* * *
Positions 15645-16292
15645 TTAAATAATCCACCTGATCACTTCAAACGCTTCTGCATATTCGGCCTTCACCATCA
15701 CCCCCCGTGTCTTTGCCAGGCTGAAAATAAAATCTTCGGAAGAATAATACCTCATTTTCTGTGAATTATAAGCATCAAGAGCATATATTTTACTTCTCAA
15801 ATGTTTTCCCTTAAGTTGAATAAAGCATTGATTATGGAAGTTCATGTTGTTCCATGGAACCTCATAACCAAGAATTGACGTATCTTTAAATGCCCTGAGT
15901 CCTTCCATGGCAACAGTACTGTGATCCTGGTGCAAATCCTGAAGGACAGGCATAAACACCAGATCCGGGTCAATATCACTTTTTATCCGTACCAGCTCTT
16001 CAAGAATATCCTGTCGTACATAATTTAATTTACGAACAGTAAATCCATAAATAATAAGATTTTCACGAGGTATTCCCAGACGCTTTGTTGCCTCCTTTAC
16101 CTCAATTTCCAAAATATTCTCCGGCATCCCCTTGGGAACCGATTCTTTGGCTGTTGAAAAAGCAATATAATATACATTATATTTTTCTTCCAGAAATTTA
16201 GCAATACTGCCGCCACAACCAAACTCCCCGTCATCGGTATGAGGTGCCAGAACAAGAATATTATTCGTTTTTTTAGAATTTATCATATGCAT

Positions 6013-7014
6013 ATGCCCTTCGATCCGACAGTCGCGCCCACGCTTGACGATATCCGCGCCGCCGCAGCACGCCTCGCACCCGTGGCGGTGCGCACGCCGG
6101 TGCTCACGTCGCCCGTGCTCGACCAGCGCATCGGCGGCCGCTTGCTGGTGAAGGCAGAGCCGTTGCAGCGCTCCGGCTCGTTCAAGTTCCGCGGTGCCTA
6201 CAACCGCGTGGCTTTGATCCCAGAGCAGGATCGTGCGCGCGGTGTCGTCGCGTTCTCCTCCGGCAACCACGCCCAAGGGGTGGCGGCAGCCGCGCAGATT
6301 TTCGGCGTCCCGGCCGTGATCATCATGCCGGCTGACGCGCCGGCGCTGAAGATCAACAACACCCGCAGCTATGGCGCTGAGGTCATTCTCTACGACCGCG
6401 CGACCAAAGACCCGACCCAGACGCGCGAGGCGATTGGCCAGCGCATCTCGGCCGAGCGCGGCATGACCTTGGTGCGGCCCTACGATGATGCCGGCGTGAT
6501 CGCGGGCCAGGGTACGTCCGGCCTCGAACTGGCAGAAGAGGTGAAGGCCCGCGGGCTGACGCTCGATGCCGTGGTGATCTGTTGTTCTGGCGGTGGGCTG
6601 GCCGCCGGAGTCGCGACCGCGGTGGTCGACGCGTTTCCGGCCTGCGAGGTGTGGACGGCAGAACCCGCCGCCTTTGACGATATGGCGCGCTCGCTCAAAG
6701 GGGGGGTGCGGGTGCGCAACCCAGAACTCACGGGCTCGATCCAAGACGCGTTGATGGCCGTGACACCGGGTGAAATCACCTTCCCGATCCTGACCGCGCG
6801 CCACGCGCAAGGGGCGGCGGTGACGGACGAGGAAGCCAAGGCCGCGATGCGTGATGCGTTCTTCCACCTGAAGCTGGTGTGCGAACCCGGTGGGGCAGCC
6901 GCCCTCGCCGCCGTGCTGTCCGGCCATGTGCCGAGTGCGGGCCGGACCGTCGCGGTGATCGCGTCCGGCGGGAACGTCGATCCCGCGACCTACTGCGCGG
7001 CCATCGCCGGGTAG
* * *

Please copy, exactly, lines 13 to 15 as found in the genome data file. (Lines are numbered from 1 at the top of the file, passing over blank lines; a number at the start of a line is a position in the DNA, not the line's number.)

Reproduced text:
6301 TTCGGCGTCCCGGCCGTGATCATCATGCCGGCTGACGCGCCGGCGCTGAAGATCAACAACACCCGCAGCTATGGCGCTGAGGTCATTCTCTACGACCGCG
6401 CGACCAAAGACCCGACCCAGACGCGCGAGGCGATTGGCCAGCGCATCTCGGCCGAGCGCGGCATGACCTTGGTGCGGCCCTACGATGATGCCGGCGTGAT
6501 CGCGGGCCAGGGTACGTCCGGCCTCGAACTGGCAGAAGAGGTGAAGGCCCGCGGGCTGACGCTCGATGCCGTGGTGATCTGTTGTTCTGGCGGTGGGCTG